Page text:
dirigirse - seems to have a wide range of English translations

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I am trying to get a understanding of this verb -- it seems to be very useful.

  1. Fred, Daphne y Velma se dirigieron hacia el plató, mientras Shaggy y Scooby fueron a buscar rosquillas.
    (Fred, Daphne and Velma headed toward the set, while Shaggy and Scooby went to look for donuts.)

se dirigieron = directed themselves (I am using "headed") I'll bet the use of "headed" is a problem for students learning English. .... also of interest is "fueron" here I believe it is a conjugation of "ir" because of "a buscar"; if "fueron" is a conjugation of "ser" the translation would be "were looking for donuts" which I believe is incorrect.
Am I right or wrong?

  1. -Mírala - dijo, sin dirigirse a nadie en especial -, Angela tiene un aspecto ridiculo con ese traje.
    ("Look at her" she said, without speaking to anyone in particular, "Angela looks ridiculous with that outfit".)

sin dirigirse = without addressing/directing (I am using "without speaking ")

Are my translations of "dirigirse" correct or to far from the literal translations'

3999 views
updated MAY 16, 2009
posted by Daniel

3 Answers

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One of the meanings of "dirigir" as a transitive verb, is to make something or someone the destination or recipient of something or someone. E.g. dirigir unas palabras a alguien, dirigir a alguien a un lugar, dirigir una carta a alguien,... Its pronominal counterpart removes the thing or person that has to reach its destination, because that person or thing to be directed is the subject of the sentence or belongs to this person, i.e. it makes the verb intransitive, removing one of the arguments. So you have "dirigirse a alguien" (address someone) and "dirigirse a un lugar" (head for). If the destination is a place, you "send your own body there", and if it is a person, you "send your words there" (I'm being deliberately and exaggeratedly literal here; obviously it doesn't sound like that to use either). Objects can also use this verb: "El misil se dirige hacia el objetivo".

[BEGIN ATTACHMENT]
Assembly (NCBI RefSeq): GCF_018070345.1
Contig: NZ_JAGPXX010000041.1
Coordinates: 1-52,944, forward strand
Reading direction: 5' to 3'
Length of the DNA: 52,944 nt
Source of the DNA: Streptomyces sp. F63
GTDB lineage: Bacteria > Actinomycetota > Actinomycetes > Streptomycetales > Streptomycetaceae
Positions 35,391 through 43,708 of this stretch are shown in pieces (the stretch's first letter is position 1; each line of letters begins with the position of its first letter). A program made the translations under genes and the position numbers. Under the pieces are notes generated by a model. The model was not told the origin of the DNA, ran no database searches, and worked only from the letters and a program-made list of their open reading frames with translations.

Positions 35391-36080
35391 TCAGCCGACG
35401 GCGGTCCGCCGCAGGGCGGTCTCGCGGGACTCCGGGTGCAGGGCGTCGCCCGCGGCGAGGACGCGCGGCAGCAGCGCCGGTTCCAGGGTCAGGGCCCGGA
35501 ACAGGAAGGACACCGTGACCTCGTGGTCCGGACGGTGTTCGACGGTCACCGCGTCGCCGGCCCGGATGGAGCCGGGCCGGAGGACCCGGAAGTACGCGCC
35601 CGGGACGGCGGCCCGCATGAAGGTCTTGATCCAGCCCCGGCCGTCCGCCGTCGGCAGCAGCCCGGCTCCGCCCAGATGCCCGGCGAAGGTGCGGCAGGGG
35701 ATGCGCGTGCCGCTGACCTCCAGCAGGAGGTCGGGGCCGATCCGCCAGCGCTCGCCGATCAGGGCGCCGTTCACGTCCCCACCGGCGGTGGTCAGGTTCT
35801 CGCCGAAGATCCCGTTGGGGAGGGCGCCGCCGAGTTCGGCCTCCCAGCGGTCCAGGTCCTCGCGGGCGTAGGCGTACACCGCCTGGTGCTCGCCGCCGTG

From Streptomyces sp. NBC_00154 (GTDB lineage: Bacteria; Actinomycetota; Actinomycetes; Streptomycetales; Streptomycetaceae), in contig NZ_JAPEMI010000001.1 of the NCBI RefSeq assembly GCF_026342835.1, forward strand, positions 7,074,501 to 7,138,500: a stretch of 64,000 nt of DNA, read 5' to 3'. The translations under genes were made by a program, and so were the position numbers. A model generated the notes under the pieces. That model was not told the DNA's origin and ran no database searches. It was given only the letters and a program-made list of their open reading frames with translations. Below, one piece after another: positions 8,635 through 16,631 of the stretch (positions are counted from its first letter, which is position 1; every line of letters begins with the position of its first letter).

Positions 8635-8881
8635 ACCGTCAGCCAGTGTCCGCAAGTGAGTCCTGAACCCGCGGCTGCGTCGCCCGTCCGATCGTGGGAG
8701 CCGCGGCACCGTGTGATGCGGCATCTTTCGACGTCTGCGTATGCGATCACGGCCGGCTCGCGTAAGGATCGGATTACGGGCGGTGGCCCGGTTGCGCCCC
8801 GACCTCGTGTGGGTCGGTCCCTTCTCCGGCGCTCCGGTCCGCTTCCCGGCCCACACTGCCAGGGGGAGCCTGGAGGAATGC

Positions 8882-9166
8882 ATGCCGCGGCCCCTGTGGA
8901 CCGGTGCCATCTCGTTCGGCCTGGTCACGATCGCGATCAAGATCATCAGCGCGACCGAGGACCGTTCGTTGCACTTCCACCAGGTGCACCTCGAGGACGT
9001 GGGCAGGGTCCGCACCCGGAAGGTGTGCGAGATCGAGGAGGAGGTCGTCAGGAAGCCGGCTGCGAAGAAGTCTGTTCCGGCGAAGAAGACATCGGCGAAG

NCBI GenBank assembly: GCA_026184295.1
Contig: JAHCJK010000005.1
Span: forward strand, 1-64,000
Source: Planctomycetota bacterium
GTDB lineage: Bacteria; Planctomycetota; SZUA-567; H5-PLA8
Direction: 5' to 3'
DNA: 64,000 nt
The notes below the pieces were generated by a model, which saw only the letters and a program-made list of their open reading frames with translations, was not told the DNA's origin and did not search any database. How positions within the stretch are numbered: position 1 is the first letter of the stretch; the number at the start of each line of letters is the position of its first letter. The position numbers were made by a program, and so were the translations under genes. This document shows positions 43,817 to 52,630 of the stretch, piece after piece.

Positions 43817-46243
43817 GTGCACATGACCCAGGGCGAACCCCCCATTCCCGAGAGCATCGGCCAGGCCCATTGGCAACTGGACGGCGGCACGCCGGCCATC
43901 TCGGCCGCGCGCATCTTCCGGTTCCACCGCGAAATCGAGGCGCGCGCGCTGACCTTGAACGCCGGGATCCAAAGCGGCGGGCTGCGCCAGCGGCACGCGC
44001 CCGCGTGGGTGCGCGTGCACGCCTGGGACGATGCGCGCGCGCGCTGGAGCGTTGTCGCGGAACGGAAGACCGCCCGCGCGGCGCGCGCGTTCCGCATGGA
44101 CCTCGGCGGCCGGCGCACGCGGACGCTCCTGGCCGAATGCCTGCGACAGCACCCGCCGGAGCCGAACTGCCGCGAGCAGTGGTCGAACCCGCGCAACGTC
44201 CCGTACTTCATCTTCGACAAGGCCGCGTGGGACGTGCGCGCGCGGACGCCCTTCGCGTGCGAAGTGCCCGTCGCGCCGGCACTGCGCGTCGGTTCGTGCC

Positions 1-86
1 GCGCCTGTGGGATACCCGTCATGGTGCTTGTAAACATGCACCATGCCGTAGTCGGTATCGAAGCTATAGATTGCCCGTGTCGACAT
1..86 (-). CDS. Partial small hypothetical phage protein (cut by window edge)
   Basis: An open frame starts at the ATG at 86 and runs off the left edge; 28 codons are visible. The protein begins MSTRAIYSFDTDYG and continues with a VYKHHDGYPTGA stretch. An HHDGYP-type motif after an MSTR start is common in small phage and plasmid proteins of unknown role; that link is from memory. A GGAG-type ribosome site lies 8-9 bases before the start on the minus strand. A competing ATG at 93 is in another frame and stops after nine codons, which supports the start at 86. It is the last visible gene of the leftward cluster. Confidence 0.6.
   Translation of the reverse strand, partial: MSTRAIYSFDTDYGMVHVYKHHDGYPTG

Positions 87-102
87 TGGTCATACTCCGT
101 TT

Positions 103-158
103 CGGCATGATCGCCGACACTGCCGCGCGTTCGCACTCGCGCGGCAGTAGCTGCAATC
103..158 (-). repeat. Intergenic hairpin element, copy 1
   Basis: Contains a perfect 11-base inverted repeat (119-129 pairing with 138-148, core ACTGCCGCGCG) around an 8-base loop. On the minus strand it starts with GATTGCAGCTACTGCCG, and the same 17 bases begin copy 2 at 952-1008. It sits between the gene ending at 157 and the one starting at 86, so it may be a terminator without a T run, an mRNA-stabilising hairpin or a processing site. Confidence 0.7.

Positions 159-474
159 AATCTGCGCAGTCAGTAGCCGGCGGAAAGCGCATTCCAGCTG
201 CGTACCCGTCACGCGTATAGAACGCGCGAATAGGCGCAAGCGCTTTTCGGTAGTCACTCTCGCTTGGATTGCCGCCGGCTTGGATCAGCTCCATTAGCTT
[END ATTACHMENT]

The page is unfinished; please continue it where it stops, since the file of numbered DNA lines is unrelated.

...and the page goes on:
Notice that when you address someone, you letters or words are "directed" towards this person.

updated MAY 16, 2009
posted by lazarus1907
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The first sentence I believe is totally correct.
The answer is yes, you are right.

updated MAY 16, 2009
posted by 00b83c38
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  1. -Mírala - dijo, sin dirigirse a nadie en especial -, Angela tiene un aspecto ridiculo con ese traje.

('Look at her? she said, without speaking to anyone in particular, 'Angela looks ridiculous with that outfit'.)

sin dirigirse = without addressing/directing (I am using 'without speaking ')

you can also say: ...sin dirigirse a nadie en particular...

you are not using without speaking, you are using without addessing, but everything is correct.

updated MAY 16, 2009
posted by 00b83c38